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There’s A New Candy-Flavored Amphetamine Just For Kids

This fruity new version of Adderall melts in the mouth and is marketed to children. What could possibly go wrong?

Screenshot via adzenysxrodt.com

Have you ever bitten into an Adderall pill? If not, let me spare you: It’s an ungodly flavor, a tangy mixture of cat hair and metal. The taste is so unpalatable that most people, especially children, would never accidentally eat, say, an entire handful. As of last week, however, that might be changing, now that Neos Therapeutics, a drug manufacturer based in Texas, has started selling Adzenys, an amphetamine-based drug similar to Adderall being marketed specifically to children with ADHD.

Adzenys is the first-ever tablet of its kind that’s been formulated to dissolve on the tongue rather than swallowed like a normal pill. Apparently, it tastes like orange candy. (I requested a sample and expect a brick of legalese in return.) The extended-release drug was approved by the FDA back in January, and though it might be a “scary” thought that someone could confuse a daily dose of amphetamines for a Sweet Tart, Adzenys solves a number of issues for parents who haven’t had much luck getting their children to take prescription medication. A dissolvable tablet doesn’t need water, so it can be taken on the go. And a tasty pill becomes more of a treat than chore.


This welcome flexibility could conceivably help kids receive proper treatment and, in turn, concentrate and succeed in school. If children are taking the drug anyway, what’s the harm in making its consumption a little easier? Why should a parent have to sprinkle the contents of a pill into food as if their child were a dog?

[quote position="full" is_quote="true"]Why should a parent have to sprinkle the contents of a pill into food as if their child were a dog?[/quote]

William E. Pelham Jr., chair for the department of psychology at Florida International University, compared the dissolving tablets to drugs like Claritin. “Orally disintegrating tablets have been around for several decades,” he said. “Many psychoactive drugs are available in this form, but apparently this is the first formulation for ADHD. The delivery system of stimulants should not make a difference in effectiveness or abuse potential.”

Opponents of the pharmaceutical industry are crying foul, though. If our drugs feel like candy when we consume them, then the space between the two, which should be massive, begins to collapse. Vipin Garg, the CEO of Neos Therapeutics, isn’t helping his cause, either. Earlier this week, he told STAT that the company was putting its commercial muscle behind Adzenys so they could get “ahead of back to school season.”

Points for speaking like a cartoon villain, but this sort of sales-first, kids-be-damned style of drug marketing provides ammunition to those who argue we’re in the midst of an overprescription epidemic. And it’s an issue quite distinct from college students who abuse Adderall to save their GPA. ADHD is very real, and there’s a massive debate over whether too many children are on medication as a first line of treatment. As of 2011, the Centers for Disease Control and Prevention (CDC) estimates that upwards of 11 percent of kids under 18 are diagnosed with ADHD, a dramatic spike from the historical average of around 5 percent. Over a third of ADHD diagnoses are made before the age of six. The CDC recommends behavioral therapy before moving to medication, yet approximately 75 percent of children diagnosed with ADHD take pills for it. $12.7 billion in ADHD meds were sold last year, an increase from $4.7 billion from a decade ago, and a mere rest stop on the way to a projected $17.5 billion by 2020.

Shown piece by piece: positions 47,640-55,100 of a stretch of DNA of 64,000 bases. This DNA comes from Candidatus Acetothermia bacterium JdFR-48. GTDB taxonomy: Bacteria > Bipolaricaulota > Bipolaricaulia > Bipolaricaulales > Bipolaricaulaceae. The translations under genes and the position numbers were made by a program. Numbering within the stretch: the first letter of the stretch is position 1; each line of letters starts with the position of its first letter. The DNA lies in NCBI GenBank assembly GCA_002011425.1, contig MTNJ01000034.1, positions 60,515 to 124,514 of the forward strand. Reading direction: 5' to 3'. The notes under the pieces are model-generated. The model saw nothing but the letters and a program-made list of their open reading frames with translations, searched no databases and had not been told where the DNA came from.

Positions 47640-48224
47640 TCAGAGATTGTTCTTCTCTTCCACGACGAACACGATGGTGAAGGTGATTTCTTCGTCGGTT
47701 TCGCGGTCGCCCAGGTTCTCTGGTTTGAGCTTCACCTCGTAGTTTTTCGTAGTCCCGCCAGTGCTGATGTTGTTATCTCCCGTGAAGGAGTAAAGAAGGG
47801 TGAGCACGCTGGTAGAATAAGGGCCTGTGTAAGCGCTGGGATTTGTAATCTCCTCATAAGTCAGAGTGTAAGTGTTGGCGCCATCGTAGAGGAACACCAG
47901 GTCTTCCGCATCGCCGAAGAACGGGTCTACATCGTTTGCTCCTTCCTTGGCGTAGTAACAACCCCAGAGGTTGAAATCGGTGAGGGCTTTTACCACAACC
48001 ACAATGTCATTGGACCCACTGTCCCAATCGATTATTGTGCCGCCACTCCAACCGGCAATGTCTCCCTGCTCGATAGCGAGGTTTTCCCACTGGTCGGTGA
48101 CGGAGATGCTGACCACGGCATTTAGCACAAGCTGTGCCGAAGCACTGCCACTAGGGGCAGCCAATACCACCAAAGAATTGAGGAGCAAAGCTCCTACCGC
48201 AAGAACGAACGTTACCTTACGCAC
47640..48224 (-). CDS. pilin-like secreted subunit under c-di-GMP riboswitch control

Pelham Jr. certainly agrees with the CDC. “That is the main story line for ADHD—how do we get physicians to stop prescribing meds as the first line?”

It’s a good question, especially in an ever-growing market with a future that seems imminently chewable. Just last month, Shire (which also sells Adderall) filed an application with the FDA for a new formulation of Vyvanse, one of the most popular ADHD drugs, that can be chewed rather than swallowed. Pfizer got approval last December for QuilliChew ER, an extended-release version of methylphenidate (aka Ritalin). Adderall, when pressed to the tongue, is already coated with a sweet flavor to encourage swallowing. (Just don’t bite into it. Trust me.)

[quote position="full" is_quote="true"]If amphetamine salts can taste like candy, the potential for a child to go all 'Flintstones Vitamins' on a fistful must be high. [/quote]

I asked Dr. Mark Bertin, author of Mindful Parenting For ADHD, about the importance of taste when it comes to medication. “Not taking ADHD medication because of flavor or texture is fairly rare,” he said. “If the flavor helps get rid of stress in a stressful situation, and if there’s no unique side effect, then it seems like another good option to have available. Although the fruit flavor would make me concerned a child would eat a bunch because they taste good. There may be a higher safety concern around that.”

What’s left is our medicine cabinets, which should be locked tight. I also humbly propose that in order to open these bottles, one must solve a math problem or an enigmatic riddle. If amphetamine salts can taste like candy, the potential for a child to go all “Flintstones Vitamins” on a fistful must be high.

Ultimately, it is the responsibility of parents to know both what and how much they are putting in their child’s body. If it’s easier when the medication disintegrates on their child’s tongue, then dissolvable tablets like Adzenys and chewy versions of major ADHD drugs on the way will find a receptive audience.

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